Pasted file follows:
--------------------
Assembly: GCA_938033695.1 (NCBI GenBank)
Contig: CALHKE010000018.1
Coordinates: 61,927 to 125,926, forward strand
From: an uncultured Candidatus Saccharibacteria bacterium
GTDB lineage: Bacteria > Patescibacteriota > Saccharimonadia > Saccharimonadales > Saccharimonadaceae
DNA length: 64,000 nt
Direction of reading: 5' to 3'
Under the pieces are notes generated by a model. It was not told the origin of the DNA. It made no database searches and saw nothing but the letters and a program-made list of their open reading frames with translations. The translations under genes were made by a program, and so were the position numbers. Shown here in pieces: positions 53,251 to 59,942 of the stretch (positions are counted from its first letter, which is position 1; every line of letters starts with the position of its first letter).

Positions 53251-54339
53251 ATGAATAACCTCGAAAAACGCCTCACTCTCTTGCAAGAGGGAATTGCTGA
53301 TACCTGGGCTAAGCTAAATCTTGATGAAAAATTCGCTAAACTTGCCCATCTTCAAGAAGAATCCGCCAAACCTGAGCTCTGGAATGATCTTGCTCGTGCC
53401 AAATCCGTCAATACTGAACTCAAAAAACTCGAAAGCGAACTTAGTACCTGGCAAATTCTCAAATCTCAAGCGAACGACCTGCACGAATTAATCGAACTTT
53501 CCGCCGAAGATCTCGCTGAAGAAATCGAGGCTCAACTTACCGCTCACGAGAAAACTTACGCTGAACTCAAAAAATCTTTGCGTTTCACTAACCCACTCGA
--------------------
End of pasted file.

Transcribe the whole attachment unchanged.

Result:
Assembly: GCA_938033695.1 (NCBI GenBank)
Contig: CALHKE010000018.1
Coordinates: 61,927 to 125,926, forward strand
From: an uncultured Candidatus Saccharibacteria bacterium
GTDB lineage: Bacteria > Patescibacteriota > Saccharimonadia > Saccharimonadales > Saccharimonadaceae
DNA length: 64,000 nt
Direction of reading: 5' to 3'
Under the pieces are notes generated by a model. It was not told the origin of the DNA. It made no database searches and saw nothing but the letters and a program-made list of their open reading frames with translations. The translations under genes were made by a program, and so were the position numbers. Shown here in pieces: positions 53,251 to 59,942 of the stretch (positions are counted from its first letter, which is position 1; every line of letters starts with the position of its first letter).

Positions 53251-54339
53251 ATGAATAACCTCGAAAAACGCCTCACTCTCTTGCAAGAGGGAATTGCTGA
53301 TACCTGGGCTAAGCTAAATCTTGATGAAAAATTCGCTAAACTTGCCCATCTTCAAGAAGAATCCGCCAAACCTGAGCTCTGGAATGATCTTGCTCGTGCC
53401 AAATCCGTCAATACTGAACTCAAAAAACTCGAAAGCGAACTTAGTACCTGGCAAATTCTCAAATCTCAAGCGAACGACCTGCACGAATTAATCGAACTTT
53501 CCGCCGAAGATCTCGCTGAAGAAATCGAGGCTCAACTTACCGCTCACGAGAAAACTTACGCTGAACTCAAAAAATCTTTGCGTTTCACTAACCCACTCGA